• Shift to rotary, in 2003 27 of this sector
  • Shift to turbine
  • Eg, RFDS now all turbine
  • Future Trends need to distinguish between
    recreational and business or community service
  • Recreational and business affected by increased
    real costs
  • SAR, ambulance, fire-fighting relatively price

GA Sectors- Air Ag Mustering
  • About 9 of GA hours flown
  • Hours peeked in 1998, on steady decline
  • Trend towards larger, higher payload aircraft
  • But, total potential payload less in 2003 than in
  • Future Demand
  • subject to variations in the conditions of their
    respective agricultural industries
  • Rice and cotton are 25 of all Air Ag effect of
    water pricing?

  • There has been a steep decline in licensed
    maintenance workshops
  • AMROBA says survey of its members indicates this
    trend will continue

What Do The Trends Tell Us?
  • Why the decline?
  • Market forces Increasingly un-economic to
    provide services on thin routes
  • Despite currently favourable
  • Interest rates
  • AUD-USD exchange rate
  • Government Taxes and Charges
  • Add 30-45 to most fares
  • Add up to 60 to many discount fares

Some Factors
  • Industry Caused Negatives
  • Past uneconomic fares
  • Excessive discounting
  • Confusing cash flow with profitability
  • Leading to a very old fleet
  • Less able to meet customer service expectations
  • Less cost-efficient
  • Compounded by
  • impact on public expectations of LCCs, eg Virgin,
  • Impact of taxes and charges

Some Factors
  • Industry Caused Negatives
  • Skills Shortages
  • Engineers
  • High start-up costs with no assistance
  • Poor remuneration
  • Poor working conditions
  • Poor job satisfaction (lack of modern equipment)
  • Pilots
  • High start-up costs with no assistance
  • Often unprofessional training
  • Poor remuneration, sometimes outright
  • Poaching
  • Boom and bust cycle

Some Factors
  • Government Caused Negatives
  • Excessive costs associated with
  • CASA
  • AirServices
  • NAS
  • Security
  • Privatisation of Airports

Question for Government
  • Are regional Australians entitled to reasonable
    air services or not?

RAAA Position
  • This is a national infrastructure issue
  • Government is responsible to ensure all
    Australians have reasonable access to certain
    services, including air services.
  • The more remote the community, the more important
    air services become, but the less likely to
    remain due to costs.
  • Government policy based on market forces and
    full cost recovery is incompatible with its
    responsibility to regional Australia

RAAA Position
  • This is a view shared by the Neville Report
    Making Ends Meet, released in December 2003 and
    still shelved
  • The issues identified in Making Ends Meet
    cannot be neglected any longer. To put these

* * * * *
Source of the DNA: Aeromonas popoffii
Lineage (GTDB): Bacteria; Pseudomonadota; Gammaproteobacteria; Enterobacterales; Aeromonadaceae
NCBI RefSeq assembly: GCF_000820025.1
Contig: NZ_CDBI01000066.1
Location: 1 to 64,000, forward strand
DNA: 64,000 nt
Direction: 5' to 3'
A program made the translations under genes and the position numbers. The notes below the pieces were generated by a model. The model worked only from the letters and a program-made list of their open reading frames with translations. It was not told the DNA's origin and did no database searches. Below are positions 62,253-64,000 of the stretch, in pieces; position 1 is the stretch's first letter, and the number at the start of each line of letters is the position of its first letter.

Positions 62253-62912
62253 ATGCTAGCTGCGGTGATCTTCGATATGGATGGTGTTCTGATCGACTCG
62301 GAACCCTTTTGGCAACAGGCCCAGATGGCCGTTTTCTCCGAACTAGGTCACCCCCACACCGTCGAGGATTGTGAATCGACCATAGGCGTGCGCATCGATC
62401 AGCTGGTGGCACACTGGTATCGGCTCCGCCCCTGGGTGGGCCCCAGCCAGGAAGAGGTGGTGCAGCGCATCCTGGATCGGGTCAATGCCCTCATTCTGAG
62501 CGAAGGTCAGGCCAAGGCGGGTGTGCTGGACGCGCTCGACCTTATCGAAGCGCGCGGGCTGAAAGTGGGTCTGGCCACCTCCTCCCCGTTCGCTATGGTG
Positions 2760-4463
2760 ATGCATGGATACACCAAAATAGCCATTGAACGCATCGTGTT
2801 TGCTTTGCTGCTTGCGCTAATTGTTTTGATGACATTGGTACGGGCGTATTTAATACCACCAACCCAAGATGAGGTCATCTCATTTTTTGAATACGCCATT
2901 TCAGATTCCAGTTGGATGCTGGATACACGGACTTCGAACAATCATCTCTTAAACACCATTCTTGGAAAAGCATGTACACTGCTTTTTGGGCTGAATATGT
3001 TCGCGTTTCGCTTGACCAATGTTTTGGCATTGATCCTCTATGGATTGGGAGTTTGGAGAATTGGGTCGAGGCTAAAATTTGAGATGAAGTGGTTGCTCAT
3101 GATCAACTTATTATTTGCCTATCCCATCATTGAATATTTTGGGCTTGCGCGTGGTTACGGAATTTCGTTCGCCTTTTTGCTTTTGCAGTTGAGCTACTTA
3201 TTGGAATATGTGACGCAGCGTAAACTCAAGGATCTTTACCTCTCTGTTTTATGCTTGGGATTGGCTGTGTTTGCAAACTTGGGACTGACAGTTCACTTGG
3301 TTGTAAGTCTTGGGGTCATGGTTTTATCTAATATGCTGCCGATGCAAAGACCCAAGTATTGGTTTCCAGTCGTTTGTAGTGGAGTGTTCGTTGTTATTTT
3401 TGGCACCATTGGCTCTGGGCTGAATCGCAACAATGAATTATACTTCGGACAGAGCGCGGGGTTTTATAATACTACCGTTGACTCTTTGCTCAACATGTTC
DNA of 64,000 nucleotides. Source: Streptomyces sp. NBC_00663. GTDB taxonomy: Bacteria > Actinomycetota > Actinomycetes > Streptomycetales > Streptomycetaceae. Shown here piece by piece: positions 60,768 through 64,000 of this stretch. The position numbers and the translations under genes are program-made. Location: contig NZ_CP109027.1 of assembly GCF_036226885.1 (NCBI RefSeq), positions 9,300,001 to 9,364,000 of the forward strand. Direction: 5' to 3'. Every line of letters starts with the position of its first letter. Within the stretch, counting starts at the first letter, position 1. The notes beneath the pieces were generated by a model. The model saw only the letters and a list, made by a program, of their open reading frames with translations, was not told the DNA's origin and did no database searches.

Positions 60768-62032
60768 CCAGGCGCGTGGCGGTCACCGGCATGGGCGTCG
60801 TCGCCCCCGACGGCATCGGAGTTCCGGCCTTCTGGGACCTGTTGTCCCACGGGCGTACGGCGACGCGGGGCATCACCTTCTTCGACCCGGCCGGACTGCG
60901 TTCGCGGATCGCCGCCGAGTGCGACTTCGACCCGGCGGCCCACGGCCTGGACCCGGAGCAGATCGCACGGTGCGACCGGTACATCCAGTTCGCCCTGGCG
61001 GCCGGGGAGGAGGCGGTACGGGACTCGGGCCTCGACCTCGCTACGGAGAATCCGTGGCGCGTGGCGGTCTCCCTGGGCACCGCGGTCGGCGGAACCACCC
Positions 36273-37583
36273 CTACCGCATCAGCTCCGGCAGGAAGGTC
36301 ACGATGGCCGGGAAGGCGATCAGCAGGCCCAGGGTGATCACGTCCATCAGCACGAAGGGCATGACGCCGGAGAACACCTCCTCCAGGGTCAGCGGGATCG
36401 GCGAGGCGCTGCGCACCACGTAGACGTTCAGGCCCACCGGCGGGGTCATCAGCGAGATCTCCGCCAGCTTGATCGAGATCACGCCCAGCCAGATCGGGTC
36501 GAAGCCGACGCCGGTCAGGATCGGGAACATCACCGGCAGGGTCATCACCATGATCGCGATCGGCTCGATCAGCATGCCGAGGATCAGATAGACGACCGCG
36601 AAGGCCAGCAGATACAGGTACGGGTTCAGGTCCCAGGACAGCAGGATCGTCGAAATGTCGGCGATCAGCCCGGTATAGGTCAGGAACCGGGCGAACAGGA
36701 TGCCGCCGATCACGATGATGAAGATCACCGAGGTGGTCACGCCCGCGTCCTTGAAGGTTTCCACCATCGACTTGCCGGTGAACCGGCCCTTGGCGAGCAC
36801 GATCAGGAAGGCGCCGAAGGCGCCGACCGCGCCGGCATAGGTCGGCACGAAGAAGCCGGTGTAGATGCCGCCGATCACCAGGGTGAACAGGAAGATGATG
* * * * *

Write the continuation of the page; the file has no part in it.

issues on the backburner will guarantee that in
    four or five years time regional Australia, its
    airports and it air services will be facing an
    even greater crisis, if not a terminal one
  • Paul Neville MP (Hansard 1 December 2003)

  • To all
  • Recognise that
  • It is a changing market
  • As remote communities shrink, their dependence on
    air services increases
  • BUT
  • Their ability to sustain them reduces
  • Market-based policies are unsustainable

  • To industry
  • Become more professional
  • Improve training of pilots, engineers, managers
  • Adopt more business-like practices
  • Pay appropriate rates
  • Improve conditions
  • Demand higher standards of the regulator
  • Lobby more effectively

  • To the Commonwealth Government
  • Develop a coherent policy aimed at ensuring
    services to remote Australia continue
  • Foster aviation
  • Reduce excessive regulatory burden
  • Stop unfairly taxing the industry
  • Provide incentives to up-grade
  • Regulate monopoly service providers

  • To the State Governments
  • Much of Regional Aviation is IntraState
  • Regulated routes can prevent destructive
    competition, but
  • As Queensland has shown, direct assistance may be
  • Not for the benefit of the aviation operators,
    but for the sustainability of the regional

  • To Local Government (most especially those who
    are aerodrome operators)
  • Aerodromes are part of the transport
  • More likely to be a cost centre, than a profit
  • They are an essential key to economic and social
    well being locally and regionally
  • Regional Airport Operators and Regional Aviation
    Operators are in the same boat
  • We must work together to lobby State and
    Commonwealth Governments

Will Regional Aviation be part of a sustainable
regional transport future?
  • Empathetically YES
  • But
  • Services to remote communities will continue to
    decline without a fundamental change in
    government policy at all levels